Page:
United Airlines wants to get up close and personal, without being “creepy.”
At the Skift Tech Forum on Tuesday, Linda Jojo, executive vice president of technology and chief digital officer at United Airlines, revealed that the airline is in the process of developing a new app designed to personalize customer experiences.
But Jojo doesn’t want customers to be creeped out by a flight attendant asking how your daughter’s graduation went last week mid-flight.
“We’re actually trying to arm our employees with information about who is seated in 7C so that our flight attendants can have a better way of interacting with them,” Jojo said, according to Skift. “But the reality is that the line between personalized and creepy is different for different people. Do you like it when we come up and wish you a happy birthday? We’re trying to figure out where does that line fall.”
A recent survey revealed that 75% of consumers find personalized brand experiences at least somewhat creepy, but nearly half said they do nothing about it.
United already knows a good amount about you if you’ve been a loyalty member for a while, but they don’t know everything, Jojo said to Skift. The app is primarily focused on increasing usability, such as letting users scroll up and down. Making the app more contextual is also a priority.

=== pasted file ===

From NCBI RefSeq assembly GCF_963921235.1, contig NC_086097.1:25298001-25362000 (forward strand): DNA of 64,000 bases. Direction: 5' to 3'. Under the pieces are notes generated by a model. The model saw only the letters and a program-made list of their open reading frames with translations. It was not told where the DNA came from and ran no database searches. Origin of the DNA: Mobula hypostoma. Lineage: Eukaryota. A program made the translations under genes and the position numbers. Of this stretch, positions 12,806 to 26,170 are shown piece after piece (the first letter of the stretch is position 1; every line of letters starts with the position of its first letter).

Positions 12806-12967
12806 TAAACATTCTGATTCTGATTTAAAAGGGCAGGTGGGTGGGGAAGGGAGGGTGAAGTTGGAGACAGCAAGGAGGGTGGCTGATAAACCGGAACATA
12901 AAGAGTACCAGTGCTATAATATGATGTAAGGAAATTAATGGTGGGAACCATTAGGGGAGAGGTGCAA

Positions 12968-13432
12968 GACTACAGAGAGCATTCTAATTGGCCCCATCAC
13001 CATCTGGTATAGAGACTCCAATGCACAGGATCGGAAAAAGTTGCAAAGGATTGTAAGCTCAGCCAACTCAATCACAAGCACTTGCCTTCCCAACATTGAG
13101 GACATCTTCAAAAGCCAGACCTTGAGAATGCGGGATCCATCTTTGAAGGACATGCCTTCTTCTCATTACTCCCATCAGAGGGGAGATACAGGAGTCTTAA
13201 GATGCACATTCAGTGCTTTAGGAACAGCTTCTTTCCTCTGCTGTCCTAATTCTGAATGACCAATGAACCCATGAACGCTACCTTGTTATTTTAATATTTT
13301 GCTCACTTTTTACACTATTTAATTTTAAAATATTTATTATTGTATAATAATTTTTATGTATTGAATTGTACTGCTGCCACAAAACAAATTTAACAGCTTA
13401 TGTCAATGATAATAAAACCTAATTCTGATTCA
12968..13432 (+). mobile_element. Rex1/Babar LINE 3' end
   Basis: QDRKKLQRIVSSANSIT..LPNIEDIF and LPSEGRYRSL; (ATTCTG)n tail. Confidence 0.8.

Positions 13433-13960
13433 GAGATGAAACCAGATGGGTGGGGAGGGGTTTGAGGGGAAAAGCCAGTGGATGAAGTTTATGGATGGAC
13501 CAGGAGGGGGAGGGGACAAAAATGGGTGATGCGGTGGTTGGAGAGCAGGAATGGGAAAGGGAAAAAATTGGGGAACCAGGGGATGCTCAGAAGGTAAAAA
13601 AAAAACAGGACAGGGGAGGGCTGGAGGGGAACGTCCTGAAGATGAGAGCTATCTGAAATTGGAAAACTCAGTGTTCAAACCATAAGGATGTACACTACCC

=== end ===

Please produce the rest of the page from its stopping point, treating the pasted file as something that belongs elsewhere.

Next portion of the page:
“We’ll help to direct you through an airport to your gate after you’ve checked in. When you’re on the plane, in-flight entertainment will come up,” Jojo said to Skift. “If there’s a route that you fly a lot and you have to connect through somewhere or always fly in the morning, then we would put those kinds of flights right to the top of our suggestions to you. We’re also starting to think about whether you’re on a business trip versus with your family and making different offers based on that.”
Jojo confirms that United Airlines’ main concern is remaining relevant for its travelers.
While privacy concerns — fed by flawed Facebook privacy settings and an eaves-dropping Amazon Alexa — remain on the top of many travelers’ minds, personalized service could be a good business move for United Airlines, which has been plagued by bad publicity after a passenger was dragged off an overbooked flight and a dog died in an overhead bin last year.